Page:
The Boring Stack

February 5, 2024
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In the past decade or so, the number of programming languages, frameworks, libraries, and other technologies has exploded. As a developer starting a new project, you don’t always know where you should begin. Each new technology claims to be the solution for all your programming and architectural woes and yet they all have their weak points.

So where do you start? If you’re anything like me, then you’ve probably spent countless hours researching technologies and building prototypes trying to find the optimal solution for the project you are about the embark on.

There is, however, a better solution and it’s called The Boring Stack. It is not a specific set of technologies, but rather an umbrella term used to describe whatever stack you as the developer or team of developers are most competent in.

Microsoft Copilot describes it as the following:

The Boring Stack is a term used to describe a set of technologies that developers are already familiar with and can use to build projects without having to learn new languages or frameworks. The idea is to focus on the end result and ship great products quickly, rather than spending time learning new tools. The Boring Stack is not a specific technology stack, but rather a concept that can be applied to any stack that developers are already comfortable with.

The Boring Stack according to Microsoft Copilot

Of course, some languages and technologies are better than others at certain tasks, but unless you have an extremely specific use case, the idea of The Boring Stack is to just use whatever you’re most experienced in and can make the most progress with. Rather than spending precious time researching and building prototypes to test new technologies, you can instead spend that time actually building the product.

My Boring Stack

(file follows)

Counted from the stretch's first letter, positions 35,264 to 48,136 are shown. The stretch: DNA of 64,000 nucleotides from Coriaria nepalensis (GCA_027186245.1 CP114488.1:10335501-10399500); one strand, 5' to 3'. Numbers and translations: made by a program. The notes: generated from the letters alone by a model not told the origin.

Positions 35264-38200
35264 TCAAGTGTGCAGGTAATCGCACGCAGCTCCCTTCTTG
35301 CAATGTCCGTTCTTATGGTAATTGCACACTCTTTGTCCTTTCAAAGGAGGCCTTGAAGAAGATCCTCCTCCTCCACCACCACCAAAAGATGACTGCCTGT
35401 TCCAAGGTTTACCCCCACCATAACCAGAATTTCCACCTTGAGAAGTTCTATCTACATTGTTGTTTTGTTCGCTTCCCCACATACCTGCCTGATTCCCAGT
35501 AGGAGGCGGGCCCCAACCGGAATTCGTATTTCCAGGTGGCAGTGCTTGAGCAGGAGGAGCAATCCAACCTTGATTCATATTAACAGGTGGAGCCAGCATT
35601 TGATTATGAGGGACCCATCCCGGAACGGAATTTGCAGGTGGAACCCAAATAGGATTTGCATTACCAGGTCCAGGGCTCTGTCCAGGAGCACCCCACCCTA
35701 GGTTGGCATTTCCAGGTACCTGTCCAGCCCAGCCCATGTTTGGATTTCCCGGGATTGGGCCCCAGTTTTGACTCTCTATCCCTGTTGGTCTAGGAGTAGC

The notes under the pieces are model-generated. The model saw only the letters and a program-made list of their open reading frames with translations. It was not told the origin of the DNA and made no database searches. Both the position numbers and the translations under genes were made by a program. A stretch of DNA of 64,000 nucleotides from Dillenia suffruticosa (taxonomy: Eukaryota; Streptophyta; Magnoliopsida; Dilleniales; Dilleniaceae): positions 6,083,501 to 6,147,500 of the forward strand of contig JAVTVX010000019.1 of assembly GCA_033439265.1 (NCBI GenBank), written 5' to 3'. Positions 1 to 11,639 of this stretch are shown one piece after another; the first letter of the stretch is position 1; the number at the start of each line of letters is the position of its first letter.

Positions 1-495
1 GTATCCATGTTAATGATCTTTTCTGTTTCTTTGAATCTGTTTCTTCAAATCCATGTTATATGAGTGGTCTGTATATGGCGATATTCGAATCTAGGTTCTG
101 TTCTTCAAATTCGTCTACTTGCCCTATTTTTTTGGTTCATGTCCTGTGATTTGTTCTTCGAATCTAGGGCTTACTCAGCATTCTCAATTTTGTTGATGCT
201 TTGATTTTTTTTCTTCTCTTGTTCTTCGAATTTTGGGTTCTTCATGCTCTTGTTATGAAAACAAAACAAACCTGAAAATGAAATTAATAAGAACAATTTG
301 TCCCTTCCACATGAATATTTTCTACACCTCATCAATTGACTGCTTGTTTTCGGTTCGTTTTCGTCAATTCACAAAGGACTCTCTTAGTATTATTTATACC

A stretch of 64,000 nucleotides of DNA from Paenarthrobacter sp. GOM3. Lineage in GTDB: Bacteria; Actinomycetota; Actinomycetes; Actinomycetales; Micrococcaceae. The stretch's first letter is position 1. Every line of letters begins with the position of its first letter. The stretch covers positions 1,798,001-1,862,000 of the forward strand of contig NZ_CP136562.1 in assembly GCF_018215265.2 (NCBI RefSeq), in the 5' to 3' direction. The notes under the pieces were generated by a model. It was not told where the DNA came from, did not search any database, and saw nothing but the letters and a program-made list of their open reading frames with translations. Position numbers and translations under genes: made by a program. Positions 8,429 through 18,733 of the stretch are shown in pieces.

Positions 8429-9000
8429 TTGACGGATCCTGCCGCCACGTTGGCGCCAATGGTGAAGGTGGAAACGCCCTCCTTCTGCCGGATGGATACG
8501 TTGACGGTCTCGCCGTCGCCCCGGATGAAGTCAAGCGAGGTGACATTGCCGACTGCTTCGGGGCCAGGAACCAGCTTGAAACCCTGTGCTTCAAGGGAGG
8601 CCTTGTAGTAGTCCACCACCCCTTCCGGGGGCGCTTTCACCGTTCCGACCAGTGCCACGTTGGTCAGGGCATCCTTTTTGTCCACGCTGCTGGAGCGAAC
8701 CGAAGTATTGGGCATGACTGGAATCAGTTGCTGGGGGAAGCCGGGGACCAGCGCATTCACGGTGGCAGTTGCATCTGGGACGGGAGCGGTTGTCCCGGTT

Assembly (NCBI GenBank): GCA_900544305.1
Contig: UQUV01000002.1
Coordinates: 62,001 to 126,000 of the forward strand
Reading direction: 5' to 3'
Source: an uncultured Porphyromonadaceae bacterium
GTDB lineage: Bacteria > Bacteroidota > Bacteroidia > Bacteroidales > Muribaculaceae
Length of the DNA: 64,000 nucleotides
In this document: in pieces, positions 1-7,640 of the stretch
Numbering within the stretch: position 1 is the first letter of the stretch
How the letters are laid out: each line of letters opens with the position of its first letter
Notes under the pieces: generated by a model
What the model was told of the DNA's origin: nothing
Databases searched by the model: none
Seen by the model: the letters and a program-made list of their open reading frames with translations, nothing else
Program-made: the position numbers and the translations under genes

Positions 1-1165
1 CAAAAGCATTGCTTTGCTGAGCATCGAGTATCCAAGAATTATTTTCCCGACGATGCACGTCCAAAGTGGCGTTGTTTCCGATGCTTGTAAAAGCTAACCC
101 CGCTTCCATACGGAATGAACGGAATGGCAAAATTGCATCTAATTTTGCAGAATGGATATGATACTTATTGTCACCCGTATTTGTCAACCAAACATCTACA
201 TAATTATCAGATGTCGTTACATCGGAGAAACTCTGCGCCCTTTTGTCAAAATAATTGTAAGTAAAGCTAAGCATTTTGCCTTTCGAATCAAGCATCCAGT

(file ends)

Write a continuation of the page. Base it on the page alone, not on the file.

My first encounter with the term was when I read an article about it on a blog. The author was keen on playing with new technologies just like I am, but when it comes to production-quality software, he always resorted to what he knew and trusted the most: the .NET framework.

While I have dabbled with .NET technologies out of curiosity, I would certainly not even consider them for my own Boring Stack. Instead, I would immediately reach for a Node.js-based stack with TypeScript, Fastify and Sequelize for the backend.

For the frontend, I would absolutely go with SCSS and, depending on the project, React or a classic templating language like EJS or Nunjucks.

I recently wrote about why I’ve decided to switch to Angular from React for my personal projects, but I wouldn’t choose it for my Boring Stack. The reason is that I am simply too new to the framework and don’t have the experience to move nearly as quickly and surefootedly yet. For personal projects, I would choose it because I prefer it, but for professional projects I would probably go with React if I were choosing solely based on the idea of The Boring Stack. That will most likely change as I gain more experience, however.


I really like the idea of The Boring Stack. It provides a solid starting point for new projects without the hassle of having to search and test new technologies. Most developers tend to like new technologies and as such are constantly on the lookout for something new to dabble in. That is essential for the longevity of our careers, however, when starting a new project, it is important to take what you know best and use it to move quickly and efficiently.

That said, if you had asked me about my Boring Stack ten years ago, my answer would have been entirely different: PHP and the Symfony framework. Your Boring Stack will evolve over time as you get more familiar with new technologies which is vital so that both it and you stay up-to-date and relevant in the ever-evolving world of programming.

What would your Boring Stack be? What technologies would you choose if you were setting up a project for a new customer? Let me know in the comments below!


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About the Author

Alex Seifert
Alex is a developer, a drummer and an amateur historian. He enjoys being on the stage in front of a large crowd, but also sitting in a room alone, programming something or writing about technology and history.

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